Governor Deval Patrick's dramatic expansion of solar energy in Massachusetts will increase electricity bills by $1 billion over 20 years according to Northeast Utilities. A state official acknowledges that costs could be that high but counters that in exchange, Massachusetts would have cleaner air and a vibrant, jobs-producing clean energy sector. So, what is the price residents of the state will put on their environment? Is there a point when the cost becomes too high to bear?

Northeast Utilities made its claim in a filing with state regulators last month. Mark Sylvia, the commissioner for the Massachusetts Department of Energy Resources, told The Boston Globe in an interview that his department estimates the added cost to be between $500 million and $1 billion. This translates to about $1 to $1.50 more a month for residential customers, numbers that take a lot of the sting out of the hefty $1 billion figure.

Governor Patrick's aggressive effort to create an alternative energy industry in the state that will provide jobs while improving the environment began in 2008 with the Green Communities Act. The solar sector has been leading the way in this effort, with the goal of 400 megawatts of solar power production reached in 2013, several years before it was anticipated. The administration now wants Massachusetts to reach 1,600 megawatts by 2020. Berkshire County has been a willing partner on a variety of solar fronts, including the WMECO solar panel array in the William Stanley Business Park and strong participation in the Solarize Mass program.


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One flimsy argument against solar energy is that it is not worth pursuing because it won't provide enough energy, but anything produced through solar means the equivalent amount of energy won't have to come from the use of environmentally destructive fossil fuels. Tar sands and fracking may produce new avenues for fossil fuel production, but there is a high environmental price to both extract them from the earth and to burn them as fuel. Reducing the impact of climate change fueled by the burning of greenhouse gasses means reducing the use of fossil fuels, not increasing that usage.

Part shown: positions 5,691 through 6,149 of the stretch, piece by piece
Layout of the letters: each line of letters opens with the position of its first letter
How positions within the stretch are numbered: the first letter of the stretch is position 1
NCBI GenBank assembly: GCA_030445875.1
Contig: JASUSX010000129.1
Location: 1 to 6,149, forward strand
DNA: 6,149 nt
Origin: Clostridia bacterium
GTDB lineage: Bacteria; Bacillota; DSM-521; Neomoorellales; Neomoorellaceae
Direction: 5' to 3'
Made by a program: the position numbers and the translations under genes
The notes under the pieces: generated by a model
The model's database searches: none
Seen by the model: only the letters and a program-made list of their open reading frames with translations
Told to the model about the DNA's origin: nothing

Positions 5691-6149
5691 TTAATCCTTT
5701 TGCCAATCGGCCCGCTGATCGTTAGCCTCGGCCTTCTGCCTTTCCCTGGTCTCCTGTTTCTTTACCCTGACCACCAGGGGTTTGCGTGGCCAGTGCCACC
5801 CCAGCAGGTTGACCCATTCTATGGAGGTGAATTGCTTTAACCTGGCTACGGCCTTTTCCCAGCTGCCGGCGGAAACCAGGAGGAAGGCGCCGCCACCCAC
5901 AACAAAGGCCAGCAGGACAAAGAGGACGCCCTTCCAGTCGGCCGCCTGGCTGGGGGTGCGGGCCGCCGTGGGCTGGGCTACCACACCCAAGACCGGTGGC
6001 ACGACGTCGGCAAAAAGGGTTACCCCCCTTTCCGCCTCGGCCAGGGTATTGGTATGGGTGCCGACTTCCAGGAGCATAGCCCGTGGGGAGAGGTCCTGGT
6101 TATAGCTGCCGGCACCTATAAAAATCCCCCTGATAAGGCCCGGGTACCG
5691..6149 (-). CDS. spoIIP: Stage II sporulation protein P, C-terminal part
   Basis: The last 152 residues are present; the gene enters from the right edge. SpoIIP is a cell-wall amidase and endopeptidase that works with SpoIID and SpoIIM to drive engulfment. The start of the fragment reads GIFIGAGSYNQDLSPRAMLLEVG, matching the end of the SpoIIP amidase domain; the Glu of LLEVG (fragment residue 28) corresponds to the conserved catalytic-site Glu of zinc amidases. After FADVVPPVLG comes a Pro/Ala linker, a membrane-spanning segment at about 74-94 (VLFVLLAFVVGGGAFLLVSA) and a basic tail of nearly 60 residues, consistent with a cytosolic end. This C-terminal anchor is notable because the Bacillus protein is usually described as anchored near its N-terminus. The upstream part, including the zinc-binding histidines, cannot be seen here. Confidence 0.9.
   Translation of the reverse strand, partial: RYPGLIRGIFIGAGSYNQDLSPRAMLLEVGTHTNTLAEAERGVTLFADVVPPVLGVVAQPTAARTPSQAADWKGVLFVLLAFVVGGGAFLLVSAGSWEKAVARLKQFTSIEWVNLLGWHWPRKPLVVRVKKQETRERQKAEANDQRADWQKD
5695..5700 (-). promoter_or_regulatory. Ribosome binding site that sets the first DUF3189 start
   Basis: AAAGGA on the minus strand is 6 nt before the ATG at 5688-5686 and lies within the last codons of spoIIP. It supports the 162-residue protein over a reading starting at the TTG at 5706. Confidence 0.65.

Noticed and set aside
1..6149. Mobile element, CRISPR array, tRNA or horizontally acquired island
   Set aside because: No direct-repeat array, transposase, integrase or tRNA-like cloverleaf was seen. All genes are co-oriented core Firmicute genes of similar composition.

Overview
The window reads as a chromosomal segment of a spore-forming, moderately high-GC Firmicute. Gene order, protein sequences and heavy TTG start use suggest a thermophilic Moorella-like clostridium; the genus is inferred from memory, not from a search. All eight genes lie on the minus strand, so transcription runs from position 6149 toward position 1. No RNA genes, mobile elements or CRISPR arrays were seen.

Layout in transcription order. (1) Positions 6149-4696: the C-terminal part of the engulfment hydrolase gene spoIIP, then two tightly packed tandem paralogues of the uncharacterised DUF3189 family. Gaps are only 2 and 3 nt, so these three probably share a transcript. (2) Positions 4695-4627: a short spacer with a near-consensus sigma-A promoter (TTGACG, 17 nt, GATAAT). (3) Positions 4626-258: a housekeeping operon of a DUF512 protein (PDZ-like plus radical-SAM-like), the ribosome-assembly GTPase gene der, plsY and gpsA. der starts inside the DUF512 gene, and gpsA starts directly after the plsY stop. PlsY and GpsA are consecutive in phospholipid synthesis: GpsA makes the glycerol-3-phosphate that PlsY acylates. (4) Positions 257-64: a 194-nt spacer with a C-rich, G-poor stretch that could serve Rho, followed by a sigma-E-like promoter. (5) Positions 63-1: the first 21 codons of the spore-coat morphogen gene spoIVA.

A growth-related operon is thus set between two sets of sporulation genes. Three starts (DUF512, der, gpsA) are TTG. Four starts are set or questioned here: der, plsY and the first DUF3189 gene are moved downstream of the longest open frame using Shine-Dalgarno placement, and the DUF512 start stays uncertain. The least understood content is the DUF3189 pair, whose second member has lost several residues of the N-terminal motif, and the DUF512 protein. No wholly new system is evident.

National Grid told The Globe it could buy solar power for 20 percent less that its projected cost over the next two decades if it is allowed to buy from a few large producers rather than spread its purchases among a group of small, medium and large producers as desired by the governor. The administration, however, wants to encourage the growth of small producers so jobs can be provided by them around the state, and the Solar Energy Industry Association, which represents more than 1,000 solar power companies across the US, argues convincingly that a large group of solar energy producers, big and small, will keep solar costs down through competition. The Patrick administration has agreed to set up a pilot program to test the claims of the National Grid and other utilities.

Over the long run, the projected cost of higher solar energy usage in the state is not overwhelming, and with increasing competition among suppliers sure to emerge, that cost is likely to be lower than anticipated. What cannot be borne, and what is not likely to be lower than anticipated, is the high cost of extracting oil from the earth and pouring hazardous chemicals produced by the burning of fossil fuels into our atmosphere.